Civic Arts Commissioner Stephanie Anne Johnson wrote a commentary in the Daily Planet supporting the restrictions on free speech imposed on the city-run Addison Street Windows Gallery. Commissioner Johnson deserves a response and the First Amendment a robust defense.
Commissioner Johnson’s real quarrel is with the First Amendment. No one has argued that the city may not regulate the gallery. The city may impose reasonable time, space, and manner restrictions, as well as content- and viewpoint-neutral restrictions. The problem is that the “criteria” embraced by Commissioner Johnson are along the lines of “no images of guns”: a textbook example of content-based censorship prohibited by the First Amendment. The censorship by the curator of the gallery cannot be passed off as “curatorial judgment.”
The argument for censorship of public speech because it might negatively affect children is rejected by commonsense and the courts. If we subject all public art to an “appropriateness for children” test, we will be left with pure pablum. It is settled law that the state may not restrict speech accessible to adults to a level appropriate for minors. For example, the courts have struck down laws banning tobacco advertisements near schools (Lorillard Tobacco v. Reilly), and large parts of the Communications Decency Act, which purported to protect children from indecency (Reno v. American Civil Liberties Union).
The argument is made that the gallery is on the public right-of-way and therefore the range of allowed expression must be severely curtailed. The gallery is close to Shattuck Avenue which has a number of movie theaters that routinely display posters containing images of guns and other images that many might say glorifies violence, objectifies women, etc. No one would argue for censoring these movie posters by, for example, ban-ning all images of firearms. Nor would such censorship be allowed to stand by the courts.
Commissioner Johnson argues against various “negative and destructive ‘isms.’” The expression of these “isms” enjoys the protection of the First Amendment. The expression of racist beliefs by the Ku Klux Klan, and of sexist beliefs by various churches and religions are protected by the First Amendment, just as much as the expression of belief in racial and sexual equality. The First Amendment exists not simply to allow us to sing the praises of mom and apple pie, but most especially to protect unpopular speech. Even speech that makes us uncomfortable or angry or disturbs us profoundly.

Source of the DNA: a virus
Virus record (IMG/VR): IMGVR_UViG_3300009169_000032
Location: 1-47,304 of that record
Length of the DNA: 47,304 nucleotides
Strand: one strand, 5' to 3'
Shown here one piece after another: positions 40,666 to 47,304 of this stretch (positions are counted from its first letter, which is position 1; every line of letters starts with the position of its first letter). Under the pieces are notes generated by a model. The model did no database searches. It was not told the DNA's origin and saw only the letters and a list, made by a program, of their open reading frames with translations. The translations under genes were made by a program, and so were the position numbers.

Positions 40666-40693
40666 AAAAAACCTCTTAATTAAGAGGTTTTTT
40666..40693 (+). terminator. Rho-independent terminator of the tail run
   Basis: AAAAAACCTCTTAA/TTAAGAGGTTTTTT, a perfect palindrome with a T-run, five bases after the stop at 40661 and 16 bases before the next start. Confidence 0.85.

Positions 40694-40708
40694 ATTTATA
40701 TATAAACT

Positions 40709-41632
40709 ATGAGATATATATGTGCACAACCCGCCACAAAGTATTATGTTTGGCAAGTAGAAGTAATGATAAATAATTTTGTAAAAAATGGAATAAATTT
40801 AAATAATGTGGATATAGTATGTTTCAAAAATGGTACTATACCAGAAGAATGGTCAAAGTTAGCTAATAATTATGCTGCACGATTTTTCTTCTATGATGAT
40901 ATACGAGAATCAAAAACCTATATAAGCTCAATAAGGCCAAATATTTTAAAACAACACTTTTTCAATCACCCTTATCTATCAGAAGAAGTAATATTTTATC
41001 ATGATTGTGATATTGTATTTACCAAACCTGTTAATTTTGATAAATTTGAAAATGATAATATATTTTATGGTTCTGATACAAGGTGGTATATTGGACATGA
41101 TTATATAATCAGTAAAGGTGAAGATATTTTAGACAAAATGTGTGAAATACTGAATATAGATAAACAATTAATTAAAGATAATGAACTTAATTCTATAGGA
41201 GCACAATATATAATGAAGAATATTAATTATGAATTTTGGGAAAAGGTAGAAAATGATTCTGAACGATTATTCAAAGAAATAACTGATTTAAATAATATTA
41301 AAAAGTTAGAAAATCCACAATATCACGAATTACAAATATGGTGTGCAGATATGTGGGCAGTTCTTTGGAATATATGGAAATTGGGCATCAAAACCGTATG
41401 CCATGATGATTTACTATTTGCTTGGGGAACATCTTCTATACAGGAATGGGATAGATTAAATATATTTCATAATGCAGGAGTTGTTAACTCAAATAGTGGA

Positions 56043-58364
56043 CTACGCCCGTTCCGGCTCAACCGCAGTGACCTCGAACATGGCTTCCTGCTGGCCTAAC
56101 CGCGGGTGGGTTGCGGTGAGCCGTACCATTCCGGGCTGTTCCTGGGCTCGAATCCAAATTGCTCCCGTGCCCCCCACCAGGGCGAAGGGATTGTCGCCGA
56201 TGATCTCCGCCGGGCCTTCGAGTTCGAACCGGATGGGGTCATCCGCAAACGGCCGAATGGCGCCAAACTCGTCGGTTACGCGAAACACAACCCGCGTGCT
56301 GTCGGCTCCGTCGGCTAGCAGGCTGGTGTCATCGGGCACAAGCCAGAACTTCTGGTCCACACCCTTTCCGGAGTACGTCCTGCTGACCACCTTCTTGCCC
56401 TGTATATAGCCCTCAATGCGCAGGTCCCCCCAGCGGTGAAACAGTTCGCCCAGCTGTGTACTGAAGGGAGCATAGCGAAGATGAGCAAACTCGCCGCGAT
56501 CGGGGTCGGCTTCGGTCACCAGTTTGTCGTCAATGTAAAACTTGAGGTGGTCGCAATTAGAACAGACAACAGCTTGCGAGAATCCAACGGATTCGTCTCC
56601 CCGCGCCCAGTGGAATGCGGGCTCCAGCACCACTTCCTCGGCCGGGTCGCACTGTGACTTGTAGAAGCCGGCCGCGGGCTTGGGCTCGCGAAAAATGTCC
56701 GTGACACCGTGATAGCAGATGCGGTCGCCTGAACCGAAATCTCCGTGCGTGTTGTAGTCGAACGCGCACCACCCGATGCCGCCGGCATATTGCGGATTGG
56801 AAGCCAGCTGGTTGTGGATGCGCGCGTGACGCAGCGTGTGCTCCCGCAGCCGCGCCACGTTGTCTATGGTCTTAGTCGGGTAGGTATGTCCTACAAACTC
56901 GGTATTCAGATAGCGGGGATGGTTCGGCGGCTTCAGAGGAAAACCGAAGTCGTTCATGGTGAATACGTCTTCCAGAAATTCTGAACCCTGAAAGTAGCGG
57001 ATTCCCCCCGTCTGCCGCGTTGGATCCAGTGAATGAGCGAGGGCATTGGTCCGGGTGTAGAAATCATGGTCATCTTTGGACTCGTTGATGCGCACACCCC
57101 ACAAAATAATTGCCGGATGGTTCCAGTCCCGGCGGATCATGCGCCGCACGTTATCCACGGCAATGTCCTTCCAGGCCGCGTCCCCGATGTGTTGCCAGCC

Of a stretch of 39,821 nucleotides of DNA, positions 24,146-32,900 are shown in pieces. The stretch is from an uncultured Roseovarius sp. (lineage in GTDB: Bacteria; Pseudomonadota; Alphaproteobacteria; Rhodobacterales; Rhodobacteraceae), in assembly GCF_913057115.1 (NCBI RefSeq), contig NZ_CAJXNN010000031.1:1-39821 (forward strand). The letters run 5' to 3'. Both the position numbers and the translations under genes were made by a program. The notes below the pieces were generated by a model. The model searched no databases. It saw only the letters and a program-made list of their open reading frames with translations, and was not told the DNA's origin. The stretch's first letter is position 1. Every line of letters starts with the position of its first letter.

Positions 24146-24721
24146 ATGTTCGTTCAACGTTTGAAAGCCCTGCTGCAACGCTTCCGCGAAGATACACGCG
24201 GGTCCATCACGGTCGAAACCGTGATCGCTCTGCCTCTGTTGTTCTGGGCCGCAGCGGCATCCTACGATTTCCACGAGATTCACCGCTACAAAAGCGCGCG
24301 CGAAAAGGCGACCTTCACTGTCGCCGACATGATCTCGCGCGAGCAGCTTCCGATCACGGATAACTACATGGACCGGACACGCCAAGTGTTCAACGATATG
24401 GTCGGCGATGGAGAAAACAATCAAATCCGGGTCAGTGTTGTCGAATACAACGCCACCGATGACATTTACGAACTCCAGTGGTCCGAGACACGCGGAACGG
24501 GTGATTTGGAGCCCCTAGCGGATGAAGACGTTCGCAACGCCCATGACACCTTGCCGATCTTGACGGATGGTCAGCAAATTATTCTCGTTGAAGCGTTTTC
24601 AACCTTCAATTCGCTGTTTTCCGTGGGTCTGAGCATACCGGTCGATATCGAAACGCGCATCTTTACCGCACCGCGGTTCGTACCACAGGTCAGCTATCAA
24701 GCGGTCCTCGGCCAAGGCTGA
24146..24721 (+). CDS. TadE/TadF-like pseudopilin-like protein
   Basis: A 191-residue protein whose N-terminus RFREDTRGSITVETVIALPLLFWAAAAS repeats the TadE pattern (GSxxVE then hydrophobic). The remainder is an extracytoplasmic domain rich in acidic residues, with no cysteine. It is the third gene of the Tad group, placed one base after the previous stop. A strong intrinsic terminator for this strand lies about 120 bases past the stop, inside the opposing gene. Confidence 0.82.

On the specific case of the censorship of the “Art of Democracy” exhibit. Criteria such as “no images of guns” on art to be displayed in a city-run gallery constitute content-based censorship prohibited by the First Amendment. Therefore, the curator’s refusal to allow four posters in the exhibit to be displayed solely on that ground was unconstitutional. The gallery was a designated public forum at the time that the exhibit was canceled. Therefore, the appointment of a curator empowered to intrusively control the content of the forum was unconstitutional.
The response of the Arts Commission is disappointing. The commission has tried to change the gallery from a designated public forum to one where the law may provide more shelter for restricting free speech. The gallery has been a designated public forum ever since it was created nearly 20 years ago. Curtailing free speech by other means oughtn’t to be the commission’s response. Restating the curator’s job description to prevent unconstitutional censorship in the future is better late than never. However, these actions now cannot make the previous censorship legal, nor excuse the prior inaction of the Commission.
In February 2008, Doug Minkler and others asked the commission for help in preventing their art from being censored from the gallery. The commission did nothing. In October 2008, Art Hazelwood and Jos Sances eloquently stated the case against the curator’s censorship to the commission. The commission did nothing. How many other artists and exhibits were unconstitutionally censored from the Windows Gallery? Perhaps the commission has finally acted because the ACLU recently wrote the city about its unconstitutional actions regarding the gallery and citing legal precedents.
The commission has avoided the question of redress for the censorship and its own previous inaction. There would be no pressing need for the commission to rewrite the rules now if the city had acted within the Constitution and the laws. Will Tony Bergqusit, Melanie Cervantes, Anita Dillman, Doug Minkler, Jos Sances, and other artists who have been subjected to illegal censorship be invited to show their art at the gallery? The commission has an obligation to the censored artists and the citizens of Berkeley to provide prompt restitution.
Shankar Ramamoorthy is a Berkeley resident.